It's a chicken-and-the-egg problem if you can only join the organization that can help you qualify yourself to become a board member if you are already a board member.
Q. There's been a suggestion that boards should more broadly represent their constituencies. For example, if you're an auto maker, you should have someone from labor, someone from auto parts supply, someone to represent consumers.
A. I do not detect strong trends in those directions. I see more of an emphasis on doing the best that a board can to represent its primary constituency, which is its shareholders. The emphasis in my view is on how do we structure a board to best represent our shareholders. And usually the answer to that question comes in the form of examining carefully the credentials of current and future board members to make sure that we have enough experience, talent, intuition, and capability represented on the board.
However, we are seeing some signs of more progressive companies beginning to include among board members people who can represent those kinds of constituencies very well and I applaud that direction. But I think it's a case of first things first, and I think more boards are preoccupied today with how do we structure to do the very best job of supporting our No. 1 constituency under the law, and that's the shareholders. They will naturally move from that to the next obvious step, which is how do we further improve our representation for employees, customers and suppliers.
Q. What other trends do you see in the composition of boards?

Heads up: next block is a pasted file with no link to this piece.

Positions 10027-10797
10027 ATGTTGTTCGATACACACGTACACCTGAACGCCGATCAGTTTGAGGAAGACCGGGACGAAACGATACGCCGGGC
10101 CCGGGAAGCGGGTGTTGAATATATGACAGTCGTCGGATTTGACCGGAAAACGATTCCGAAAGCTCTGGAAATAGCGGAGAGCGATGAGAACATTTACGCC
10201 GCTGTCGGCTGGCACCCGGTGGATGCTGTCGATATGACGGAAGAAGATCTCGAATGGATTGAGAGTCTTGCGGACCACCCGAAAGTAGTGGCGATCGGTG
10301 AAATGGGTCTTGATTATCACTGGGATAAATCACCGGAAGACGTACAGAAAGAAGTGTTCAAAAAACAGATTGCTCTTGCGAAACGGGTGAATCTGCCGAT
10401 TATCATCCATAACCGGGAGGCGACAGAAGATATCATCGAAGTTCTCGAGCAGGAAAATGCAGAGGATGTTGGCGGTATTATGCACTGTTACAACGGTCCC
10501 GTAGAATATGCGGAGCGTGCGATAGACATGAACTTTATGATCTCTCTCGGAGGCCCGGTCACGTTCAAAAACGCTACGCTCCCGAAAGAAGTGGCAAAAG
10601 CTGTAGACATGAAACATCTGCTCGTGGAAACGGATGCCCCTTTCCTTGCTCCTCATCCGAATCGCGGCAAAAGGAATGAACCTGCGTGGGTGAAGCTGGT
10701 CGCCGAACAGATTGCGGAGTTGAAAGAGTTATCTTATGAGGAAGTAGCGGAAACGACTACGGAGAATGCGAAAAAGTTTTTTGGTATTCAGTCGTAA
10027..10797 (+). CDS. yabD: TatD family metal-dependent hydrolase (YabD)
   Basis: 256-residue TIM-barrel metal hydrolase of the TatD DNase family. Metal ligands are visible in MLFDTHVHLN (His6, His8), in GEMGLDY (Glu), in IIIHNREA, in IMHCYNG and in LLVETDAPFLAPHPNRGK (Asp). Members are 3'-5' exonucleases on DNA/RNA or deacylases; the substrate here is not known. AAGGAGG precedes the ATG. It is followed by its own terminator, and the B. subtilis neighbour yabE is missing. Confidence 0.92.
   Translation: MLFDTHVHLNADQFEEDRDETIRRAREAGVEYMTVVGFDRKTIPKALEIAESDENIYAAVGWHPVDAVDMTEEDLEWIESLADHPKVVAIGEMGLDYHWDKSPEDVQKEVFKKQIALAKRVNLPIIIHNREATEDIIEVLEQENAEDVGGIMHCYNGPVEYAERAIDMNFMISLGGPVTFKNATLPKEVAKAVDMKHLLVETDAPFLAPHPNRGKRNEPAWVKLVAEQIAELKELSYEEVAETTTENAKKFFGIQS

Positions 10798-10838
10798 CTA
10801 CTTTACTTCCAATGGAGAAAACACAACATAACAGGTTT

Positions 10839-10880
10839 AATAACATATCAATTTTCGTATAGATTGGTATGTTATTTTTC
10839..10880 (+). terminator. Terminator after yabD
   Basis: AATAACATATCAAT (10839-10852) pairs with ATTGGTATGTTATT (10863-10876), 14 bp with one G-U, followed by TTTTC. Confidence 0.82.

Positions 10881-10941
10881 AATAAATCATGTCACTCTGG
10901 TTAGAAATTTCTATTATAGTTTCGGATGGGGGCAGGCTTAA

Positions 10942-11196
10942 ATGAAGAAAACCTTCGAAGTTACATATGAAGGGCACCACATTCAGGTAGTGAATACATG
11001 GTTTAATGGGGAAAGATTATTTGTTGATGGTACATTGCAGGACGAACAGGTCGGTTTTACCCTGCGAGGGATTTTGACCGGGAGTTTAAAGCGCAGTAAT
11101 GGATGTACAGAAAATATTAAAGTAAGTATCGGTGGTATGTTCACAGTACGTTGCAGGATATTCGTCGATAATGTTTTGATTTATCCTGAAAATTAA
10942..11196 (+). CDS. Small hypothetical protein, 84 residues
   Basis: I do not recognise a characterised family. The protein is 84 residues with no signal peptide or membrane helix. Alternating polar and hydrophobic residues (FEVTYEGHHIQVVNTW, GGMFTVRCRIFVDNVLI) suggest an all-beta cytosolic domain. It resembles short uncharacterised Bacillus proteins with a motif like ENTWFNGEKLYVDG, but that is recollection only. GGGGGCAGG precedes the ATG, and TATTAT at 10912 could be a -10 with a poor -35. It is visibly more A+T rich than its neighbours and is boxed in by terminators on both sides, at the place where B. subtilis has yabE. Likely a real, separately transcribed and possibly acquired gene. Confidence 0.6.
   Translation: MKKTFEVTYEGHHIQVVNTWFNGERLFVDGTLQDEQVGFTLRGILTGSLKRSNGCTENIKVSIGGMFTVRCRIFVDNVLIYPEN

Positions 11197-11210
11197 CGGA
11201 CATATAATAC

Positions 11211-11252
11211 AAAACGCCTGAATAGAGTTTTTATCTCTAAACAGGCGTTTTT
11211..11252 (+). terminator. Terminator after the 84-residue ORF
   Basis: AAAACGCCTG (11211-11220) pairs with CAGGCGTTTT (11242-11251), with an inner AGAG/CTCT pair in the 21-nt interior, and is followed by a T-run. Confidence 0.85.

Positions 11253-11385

A. I see a re-examination of the balance of outsider and insider board members. We seem to be moving in the direction of having more and more outside board members who can carry in a lot of objectivity.
Q. Some suggest that directors should have independent staffs to monitor management. Is that needed?
A. I don't think independent staffs are required, but I wholeheartedly support the committees of boards. At minimum, I believe a company of medium size and above, and in many cases smaller companies as well, should have a compensation committee of the board and an audit committee of the board.
Those committees are responsible for entertaining proposals from management and for working with outside resources, like the public accounting firm. They assure that the board is adequately involved and can make independent judgments.
Now, there are many other committees that companies consider--technology committees, external communications committees and the like--but I believe that audit and compensation are the two most essential.
The shareholders certainly benefit; it makes it considerably easier for the board to discharge its duties if the subcommittee of the board is more intimately involved than periodic meetings allow. And I firmly believe that management also benefits because management has more participation, more assistance from individuals who have a lot of experience to provide.
Q. There have been stories recently about companies that got rid of liability insurance for directors because it became too expensive. Some directors quit as a result. What is your opinion of their action?
A. The director takes on significant responsibility and significant potential legal exposure to sit on a board, particularly, but not exclusively, on a public company. And, consequently, most professional board members have taken the position that they will not participate unless D&O; (directors and officers) insurance is provided. I think that's a defensible and logical consideration of the fact that, in the absence of it, the person's own estate and net worth is at direct risk to litigation.